Dr. Paul Vixie
Chief Executive Officer at Farsight Security
Today the insider is not just a person, it's also the fruits of complexity and chaos. Very few companies fully understand what their digital infrastructure is built from and what its’ capabilities are. To me, the new Insider Threat is anyone and anything inside your perimeter that you have to be able to trust and depend on, where that trust must be auditable and revocable.
The Insider Threat risk can be managed at low-to-moderate cost and kept at non-existential levels. Comparatively, external threats such as supply chain poisoning, or market instability, or customer health and continuity, or obsolescence or competition, remain existential even when managed at medium-to-high cost.
Old-think tells us that Insider Threats come from agents who are people rather than complex digital hardware/software systems who can, in fact, also behave as agents, for example, by making online information more vulnerable to external threats than offline information previously was.
Ignorance, which is sometimes willful, especially concerning estimates of TCO, is the underlying menace.
Insider Threats which come from digital system complexity, where dangerous agency might not be human, almost always take the form of Internet communications. On the Internet, almost all work requires DNS. So, a successful defense against Insider Threats must include monitoring the enterprise's own DNS lookups, and also monitoring of the enterprise's brands and IP address from a global DNS perspective. To be responsible in managing Insider Threat risk, an enterprise must be able to detect, in real-time, any malicious DNS content that a bad actor might create or access -- whether that bad actor is inside or outside, human or digital.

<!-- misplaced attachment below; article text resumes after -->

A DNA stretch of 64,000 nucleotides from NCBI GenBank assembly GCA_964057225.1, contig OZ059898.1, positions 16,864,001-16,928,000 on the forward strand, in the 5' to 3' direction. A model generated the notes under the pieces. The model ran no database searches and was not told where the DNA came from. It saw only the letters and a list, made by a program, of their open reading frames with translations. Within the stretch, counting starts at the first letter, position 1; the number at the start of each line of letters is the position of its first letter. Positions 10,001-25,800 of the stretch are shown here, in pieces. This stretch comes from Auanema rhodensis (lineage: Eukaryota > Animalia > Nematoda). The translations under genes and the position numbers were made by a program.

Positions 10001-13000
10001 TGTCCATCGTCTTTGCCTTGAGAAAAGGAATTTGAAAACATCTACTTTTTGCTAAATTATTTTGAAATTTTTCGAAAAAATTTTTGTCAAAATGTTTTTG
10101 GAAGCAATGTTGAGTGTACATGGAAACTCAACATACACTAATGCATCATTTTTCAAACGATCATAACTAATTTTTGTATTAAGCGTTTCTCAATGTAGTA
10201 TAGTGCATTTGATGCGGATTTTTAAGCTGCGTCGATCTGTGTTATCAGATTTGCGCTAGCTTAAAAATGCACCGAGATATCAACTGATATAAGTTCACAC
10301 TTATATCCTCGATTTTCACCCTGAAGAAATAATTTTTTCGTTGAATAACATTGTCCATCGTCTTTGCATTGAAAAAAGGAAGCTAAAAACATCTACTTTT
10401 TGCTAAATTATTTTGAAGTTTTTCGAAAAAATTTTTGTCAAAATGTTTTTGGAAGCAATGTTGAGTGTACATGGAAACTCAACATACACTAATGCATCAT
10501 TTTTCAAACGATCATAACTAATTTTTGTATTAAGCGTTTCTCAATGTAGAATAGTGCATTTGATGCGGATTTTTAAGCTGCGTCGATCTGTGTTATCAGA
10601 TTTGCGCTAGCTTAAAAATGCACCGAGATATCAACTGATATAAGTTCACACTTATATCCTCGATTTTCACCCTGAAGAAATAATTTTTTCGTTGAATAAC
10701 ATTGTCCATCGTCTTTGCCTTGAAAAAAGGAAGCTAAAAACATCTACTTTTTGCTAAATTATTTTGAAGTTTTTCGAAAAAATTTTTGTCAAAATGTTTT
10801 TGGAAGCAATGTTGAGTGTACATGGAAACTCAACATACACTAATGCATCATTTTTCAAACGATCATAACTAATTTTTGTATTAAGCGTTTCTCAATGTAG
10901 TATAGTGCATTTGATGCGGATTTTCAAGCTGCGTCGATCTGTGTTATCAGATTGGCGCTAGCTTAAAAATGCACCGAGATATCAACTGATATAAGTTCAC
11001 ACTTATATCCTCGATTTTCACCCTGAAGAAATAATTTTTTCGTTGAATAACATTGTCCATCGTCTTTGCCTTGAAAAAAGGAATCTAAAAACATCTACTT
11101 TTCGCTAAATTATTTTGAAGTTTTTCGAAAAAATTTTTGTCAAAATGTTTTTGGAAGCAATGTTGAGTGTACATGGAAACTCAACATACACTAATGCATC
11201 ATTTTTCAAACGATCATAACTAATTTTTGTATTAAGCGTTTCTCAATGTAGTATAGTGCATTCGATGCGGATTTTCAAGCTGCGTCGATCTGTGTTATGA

To manage Insider Threat risk in 2017, compliance auditing must take a back seat to live drills and peer review. Whereas in the past the personal and financial health of key employees were audit items, we must now concern ourselves with the financial incentives of our supply chains. BYOD will require a rethink as to office network topologies, and the end result of that thinking may be that no device should be expected to be secure, or that only company-owned devices with up-to-date end system agents should have access to company data and systems, or something worse. Every technology investment now needs the same level of TCO planning that hiring and firing of key personnel have always demanded -- digital systems are very powerful, and that power must be accounted for both in the capability AND the risk and depreciation categories. An honest and transparent investment and growth plan will either include a large sum of insurance money or a large sum of auditing and rapid replacement money. Too often, investment for growth accounts for benefits but overlooks risks and inevitable down-line costs.
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